Whether you’re just starting out on guitar or have been playing for a while but need a little guidance, tabs are quite handy.
Tabs lay out what frets you should be playing by showing you the fret number on the corresponding string. They are an easy way to learn songs on the guitar.
The problem with tabs is that they are often crowdsourced – meaning a user took the time to figure out a song and then made a tab and uploaded it to a website, such as Ultimate Guitar.
It’s awesome that these websites and this culture exists, because it gives people an easy way to start learning songs.
That said, when you’re learning a song by ear, there’s always a chance you’ll get it wrong.
Many guitar tabs suffer from inaccurate interpretations of songs.
I would like to give you a few suggestions for places to find good quality acoustic guitar tabs. Some of them are free, others require payment.
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The Best Good Free Guitar Tab Sites
Here are some of the best guitar tab sites on the web. Many have tabs for easy guitar songs, so let's get going.
Ultimate Guitar Tabs
You can’t make a list of guitar tab websites without mentioning Ultimate Guitar.
They are the oldest and most comprehensive guitar resource on the internet. They have over a million guitar and bass tabs and usually have freshly released material up and tabbed quickly.
Ultimate Guitar is made up entirely of user-generated tabs, and their tabs have a reputation for being somewhat inaccurate or at least inconsistent.
I have two tips for finding good tabs on Ultimate Guitar:
Check for versions of the tab that have a higher star rating and the most reviews.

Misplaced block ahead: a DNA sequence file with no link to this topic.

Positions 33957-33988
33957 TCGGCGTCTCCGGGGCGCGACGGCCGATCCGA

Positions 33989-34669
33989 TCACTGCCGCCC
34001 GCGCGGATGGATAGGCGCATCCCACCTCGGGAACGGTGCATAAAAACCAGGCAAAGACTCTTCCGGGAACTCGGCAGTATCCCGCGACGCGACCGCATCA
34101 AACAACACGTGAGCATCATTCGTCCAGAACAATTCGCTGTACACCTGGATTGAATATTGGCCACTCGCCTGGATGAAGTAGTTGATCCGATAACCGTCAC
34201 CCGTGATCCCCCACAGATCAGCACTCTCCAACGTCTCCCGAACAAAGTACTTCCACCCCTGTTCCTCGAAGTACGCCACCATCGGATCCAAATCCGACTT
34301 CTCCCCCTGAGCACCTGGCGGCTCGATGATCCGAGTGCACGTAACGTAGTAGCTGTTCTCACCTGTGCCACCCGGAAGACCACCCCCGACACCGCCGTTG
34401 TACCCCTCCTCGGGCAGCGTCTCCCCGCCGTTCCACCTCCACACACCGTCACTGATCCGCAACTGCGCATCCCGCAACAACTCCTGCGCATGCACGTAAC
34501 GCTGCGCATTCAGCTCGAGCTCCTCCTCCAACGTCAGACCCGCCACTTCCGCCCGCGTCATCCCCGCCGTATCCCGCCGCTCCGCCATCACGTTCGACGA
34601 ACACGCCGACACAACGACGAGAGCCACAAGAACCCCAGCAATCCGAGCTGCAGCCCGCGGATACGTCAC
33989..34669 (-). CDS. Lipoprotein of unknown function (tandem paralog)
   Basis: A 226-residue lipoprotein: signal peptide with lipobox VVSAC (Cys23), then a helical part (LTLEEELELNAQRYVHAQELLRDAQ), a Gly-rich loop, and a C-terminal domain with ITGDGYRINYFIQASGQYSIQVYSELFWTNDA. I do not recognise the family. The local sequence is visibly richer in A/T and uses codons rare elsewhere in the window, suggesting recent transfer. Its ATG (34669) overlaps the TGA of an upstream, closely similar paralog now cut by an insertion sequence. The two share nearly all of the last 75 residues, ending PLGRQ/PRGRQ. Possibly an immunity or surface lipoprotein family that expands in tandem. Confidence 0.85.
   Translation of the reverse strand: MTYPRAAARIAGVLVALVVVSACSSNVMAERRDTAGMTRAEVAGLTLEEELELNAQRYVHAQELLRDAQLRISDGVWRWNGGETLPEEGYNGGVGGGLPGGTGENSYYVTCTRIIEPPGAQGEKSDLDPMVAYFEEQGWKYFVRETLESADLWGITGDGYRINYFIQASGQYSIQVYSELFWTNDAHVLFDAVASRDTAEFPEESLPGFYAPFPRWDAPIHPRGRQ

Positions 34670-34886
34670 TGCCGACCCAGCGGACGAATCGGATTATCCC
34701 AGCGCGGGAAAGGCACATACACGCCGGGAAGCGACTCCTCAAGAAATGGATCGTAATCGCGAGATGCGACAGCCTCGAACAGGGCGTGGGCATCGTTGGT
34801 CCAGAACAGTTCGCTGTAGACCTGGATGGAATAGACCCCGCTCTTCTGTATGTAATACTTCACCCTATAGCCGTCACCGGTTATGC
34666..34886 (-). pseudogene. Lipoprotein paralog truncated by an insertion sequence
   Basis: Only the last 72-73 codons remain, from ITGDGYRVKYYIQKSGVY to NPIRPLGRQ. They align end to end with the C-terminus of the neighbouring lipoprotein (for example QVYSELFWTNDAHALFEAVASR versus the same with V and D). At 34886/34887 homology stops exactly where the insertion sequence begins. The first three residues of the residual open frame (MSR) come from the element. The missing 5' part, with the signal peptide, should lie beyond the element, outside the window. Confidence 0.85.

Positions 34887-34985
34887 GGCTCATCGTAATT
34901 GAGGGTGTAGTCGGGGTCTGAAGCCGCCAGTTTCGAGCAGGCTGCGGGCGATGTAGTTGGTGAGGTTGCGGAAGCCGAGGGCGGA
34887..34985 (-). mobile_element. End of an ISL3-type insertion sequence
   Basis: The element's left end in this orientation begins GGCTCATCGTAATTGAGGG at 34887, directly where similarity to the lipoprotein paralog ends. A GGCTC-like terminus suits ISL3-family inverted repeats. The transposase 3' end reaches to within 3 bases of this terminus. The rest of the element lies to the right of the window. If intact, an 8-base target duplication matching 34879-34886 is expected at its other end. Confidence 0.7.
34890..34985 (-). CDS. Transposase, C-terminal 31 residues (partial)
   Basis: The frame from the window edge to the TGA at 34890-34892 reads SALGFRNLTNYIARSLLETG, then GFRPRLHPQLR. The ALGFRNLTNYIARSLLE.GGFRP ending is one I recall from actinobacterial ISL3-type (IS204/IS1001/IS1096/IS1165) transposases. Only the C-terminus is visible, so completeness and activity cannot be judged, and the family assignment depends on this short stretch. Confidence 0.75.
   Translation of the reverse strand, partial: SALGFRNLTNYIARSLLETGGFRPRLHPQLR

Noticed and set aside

If you find things aren’t sounding right, check the comments. Somebody else probably thought the same thing and figured out the correct chord or fret to play.
Ultimate Guitar is free to use on your computer but their mobile app must be purchased. The mobile app is quite good though – it has auto scrolling and is formatted to fit on a phone screen.
Songsterr is a more modern version of Ultimate Guitar. It has a clean and modern user interface that makes it stand out from Ultimate Guitar.
It also operates more like Wikipedia. Instead of having several different versions of the tab with different star ratings, it has one version.
It’s still user-generated, and any user can edit the tab but the community can always revert these changes.
The site has over 500,000 tabs, and I find them fairly accurate.
It’s also free. It has a paid plan that unlocks the iOS and Android apps. The funds raised through the paid plan are used to pay artist royalties, so that the tabs aren’t removed. So, that’s cool!
This tab site is unlike either of the aforementioned sites. It's a hub that amalgamates tabs from all across the web.
The creators of the site call it “Google, but smaller and more accurate”. And it’s just for guitar tabs.
They’ve indexed over four million tabs. Using 911Tabs makes it easy to find a good tab right away, and it’s also good for finding tabs for obscure songs.